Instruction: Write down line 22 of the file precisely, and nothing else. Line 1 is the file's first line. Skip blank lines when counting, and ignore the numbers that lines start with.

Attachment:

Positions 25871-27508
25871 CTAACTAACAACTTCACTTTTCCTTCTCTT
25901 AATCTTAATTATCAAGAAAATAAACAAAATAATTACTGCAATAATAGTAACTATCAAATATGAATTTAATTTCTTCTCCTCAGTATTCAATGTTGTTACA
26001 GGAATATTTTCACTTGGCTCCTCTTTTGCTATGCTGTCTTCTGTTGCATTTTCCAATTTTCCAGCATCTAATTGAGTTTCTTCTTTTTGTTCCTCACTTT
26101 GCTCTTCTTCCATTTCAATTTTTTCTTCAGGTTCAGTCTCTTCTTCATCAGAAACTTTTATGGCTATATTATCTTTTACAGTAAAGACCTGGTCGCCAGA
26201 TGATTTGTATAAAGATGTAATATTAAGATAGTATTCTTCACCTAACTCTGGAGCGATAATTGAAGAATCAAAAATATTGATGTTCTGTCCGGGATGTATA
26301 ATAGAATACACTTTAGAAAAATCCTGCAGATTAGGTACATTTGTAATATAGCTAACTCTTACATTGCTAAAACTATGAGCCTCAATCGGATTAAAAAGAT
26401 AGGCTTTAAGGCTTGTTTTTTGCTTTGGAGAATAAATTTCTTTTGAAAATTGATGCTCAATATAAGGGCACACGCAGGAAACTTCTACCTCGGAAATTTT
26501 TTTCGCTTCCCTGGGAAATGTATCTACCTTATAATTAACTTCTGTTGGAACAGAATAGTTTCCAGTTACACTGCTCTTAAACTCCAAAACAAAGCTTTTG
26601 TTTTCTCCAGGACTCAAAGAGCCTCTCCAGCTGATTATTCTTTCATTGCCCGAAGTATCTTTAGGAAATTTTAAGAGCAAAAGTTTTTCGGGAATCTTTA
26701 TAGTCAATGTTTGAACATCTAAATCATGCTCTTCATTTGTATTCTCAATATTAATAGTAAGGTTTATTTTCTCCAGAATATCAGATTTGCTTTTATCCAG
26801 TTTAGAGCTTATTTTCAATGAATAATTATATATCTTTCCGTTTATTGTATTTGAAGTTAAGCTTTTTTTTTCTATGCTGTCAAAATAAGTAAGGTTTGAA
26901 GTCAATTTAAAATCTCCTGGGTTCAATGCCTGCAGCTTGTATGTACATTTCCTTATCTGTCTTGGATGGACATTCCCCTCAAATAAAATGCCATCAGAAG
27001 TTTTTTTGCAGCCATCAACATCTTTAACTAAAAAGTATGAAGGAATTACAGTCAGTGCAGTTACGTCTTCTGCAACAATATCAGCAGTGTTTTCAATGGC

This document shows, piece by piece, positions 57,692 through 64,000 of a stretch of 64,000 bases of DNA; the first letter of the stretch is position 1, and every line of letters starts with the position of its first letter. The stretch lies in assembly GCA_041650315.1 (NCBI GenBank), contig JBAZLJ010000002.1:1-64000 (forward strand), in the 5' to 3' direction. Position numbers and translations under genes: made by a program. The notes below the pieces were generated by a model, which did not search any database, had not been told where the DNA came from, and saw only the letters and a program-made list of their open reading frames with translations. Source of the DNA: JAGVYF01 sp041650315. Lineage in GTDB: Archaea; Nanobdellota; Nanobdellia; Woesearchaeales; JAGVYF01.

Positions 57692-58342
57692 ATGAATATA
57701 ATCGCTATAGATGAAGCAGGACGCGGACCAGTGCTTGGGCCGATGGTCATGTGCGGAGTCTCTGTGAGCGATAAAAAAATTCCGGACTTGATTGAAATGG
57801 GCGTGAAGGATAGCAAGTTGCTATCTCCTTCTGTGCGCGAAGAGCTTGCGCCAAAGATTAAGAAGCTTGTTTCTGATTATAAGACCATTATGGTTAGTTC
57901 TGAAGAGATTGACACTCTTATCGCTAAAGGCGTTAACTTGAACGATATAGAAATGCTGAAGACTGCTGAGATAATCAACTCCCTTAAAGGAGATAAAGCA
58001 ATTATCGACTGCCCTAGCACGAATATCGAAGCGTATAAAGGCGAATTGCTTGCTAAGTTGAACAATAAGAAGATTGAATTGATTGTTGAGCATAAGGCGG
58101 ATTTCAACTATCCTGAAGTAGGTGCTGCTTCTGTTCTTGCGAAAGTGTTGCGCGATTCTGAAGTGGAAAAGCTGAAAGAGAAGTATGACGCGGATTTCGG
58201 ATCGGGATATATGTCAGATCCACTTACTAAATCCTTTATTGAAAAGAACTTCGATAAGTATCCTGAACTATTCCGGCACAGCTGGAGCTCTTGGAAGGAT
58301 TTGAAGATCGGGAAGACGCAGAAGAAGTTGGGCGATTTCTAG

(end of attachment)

58101 ATTTCAACTATCCTGAAGTAGGTGCTGCTTCTGTTCTTGCGAAAGTGTTGCGCGATTCTGAAGTGGAAAAGCTGAAAGAGAAGTATGACGCGGATTTCGG